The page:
Club Wear

Supportive fraternal organizations such as the Freemasons and the Protestant Orange Order attracted many Canadian men. During meetings, they wore ceremonial clothing, which helped to create the aura of a secret society, and to reaffirm their organizational identity and status.

Photograph of John Milton Shaw in his Freemason regalia

Photograph of John Milton Shaw in his Freemason regalia ca. 1900, Photo © CMC

The most distinctive ceremonial garment of the Freemasons was the apron, which was based on the apron worn by medieval stonemasons as a functional garment. Distinctions of rank, as seen in the blue ribbon and rosettes, were of symbolic and ritual importance. John Milton Shaw, a Freemason living in Regina, Saskatchewan, wore other important forms of regalia, including a cane and cufflinks, which incorporated engravings of traditional Masonic symbols such as the compass and square.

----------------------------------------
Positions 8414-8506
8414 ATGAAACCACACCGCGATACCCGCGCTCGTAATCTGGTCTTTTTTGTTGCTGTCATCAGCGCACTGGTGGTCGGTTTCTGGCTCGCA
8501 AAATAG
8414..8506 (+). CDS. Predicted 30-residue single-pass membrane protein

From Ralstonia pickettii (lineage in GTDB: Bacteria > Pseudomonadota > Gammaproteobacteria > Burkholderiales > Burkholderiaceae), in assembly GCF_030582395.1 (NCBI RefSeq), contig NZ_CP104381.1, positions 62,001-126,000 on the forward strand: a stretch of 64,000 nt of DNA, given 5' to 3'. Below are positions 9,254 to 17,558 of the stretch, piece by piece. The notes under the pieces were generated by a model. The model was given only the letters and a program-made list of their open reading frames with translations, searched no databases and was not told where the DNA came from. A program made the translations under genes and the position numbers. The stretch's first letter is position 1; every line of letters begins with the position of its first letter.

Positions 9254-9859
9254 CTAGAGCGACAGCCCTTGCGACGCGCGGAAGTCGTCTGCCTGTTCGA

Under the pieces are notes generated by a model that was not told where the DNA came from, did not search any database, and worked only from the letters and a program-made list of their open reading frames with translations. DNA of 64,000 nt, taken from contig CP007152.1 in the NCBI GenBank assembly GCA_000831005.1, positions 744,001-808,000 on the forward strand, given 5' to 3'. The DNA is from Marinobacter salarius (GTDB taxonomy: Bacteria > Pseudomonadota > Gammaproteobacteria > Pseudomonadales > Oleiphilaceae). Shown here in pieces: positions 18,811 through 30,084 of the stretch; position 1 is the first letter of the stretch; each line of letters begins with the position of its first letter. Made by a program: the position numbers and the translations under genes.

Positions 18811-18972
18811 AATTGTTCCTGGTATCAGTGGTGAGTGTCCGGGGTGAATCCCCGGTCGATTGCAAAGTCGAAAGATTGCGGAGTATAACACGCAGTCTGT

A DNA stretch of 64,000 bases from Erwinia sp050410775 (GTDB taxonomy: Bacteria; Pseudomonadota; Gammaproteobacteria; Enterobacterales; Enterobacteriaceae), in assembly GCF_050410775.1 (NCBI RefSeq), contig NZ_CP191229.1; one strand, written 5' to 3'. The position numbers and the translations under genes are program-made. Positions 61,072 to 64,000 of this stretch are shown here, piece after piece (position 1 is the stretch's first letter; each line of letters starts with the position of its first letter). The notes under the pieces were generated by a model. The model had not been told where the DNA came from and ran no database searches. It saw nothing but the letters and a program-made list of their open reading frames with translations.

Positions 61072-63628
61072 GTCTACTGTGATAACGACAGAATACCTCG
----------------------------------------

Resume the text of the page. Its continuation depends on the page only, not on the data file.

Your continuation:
The Orange Order in Canada had its own ceremonial garments, such as the ceremonial sash worn by the first Grand Master of Upper Canada, Ogle Gowan, in 1838. The sash is decorated with the thistle, rose and clover — symbols of the British Empire — richly embroidered with metallic thread, the height of the Victorian aesthetic.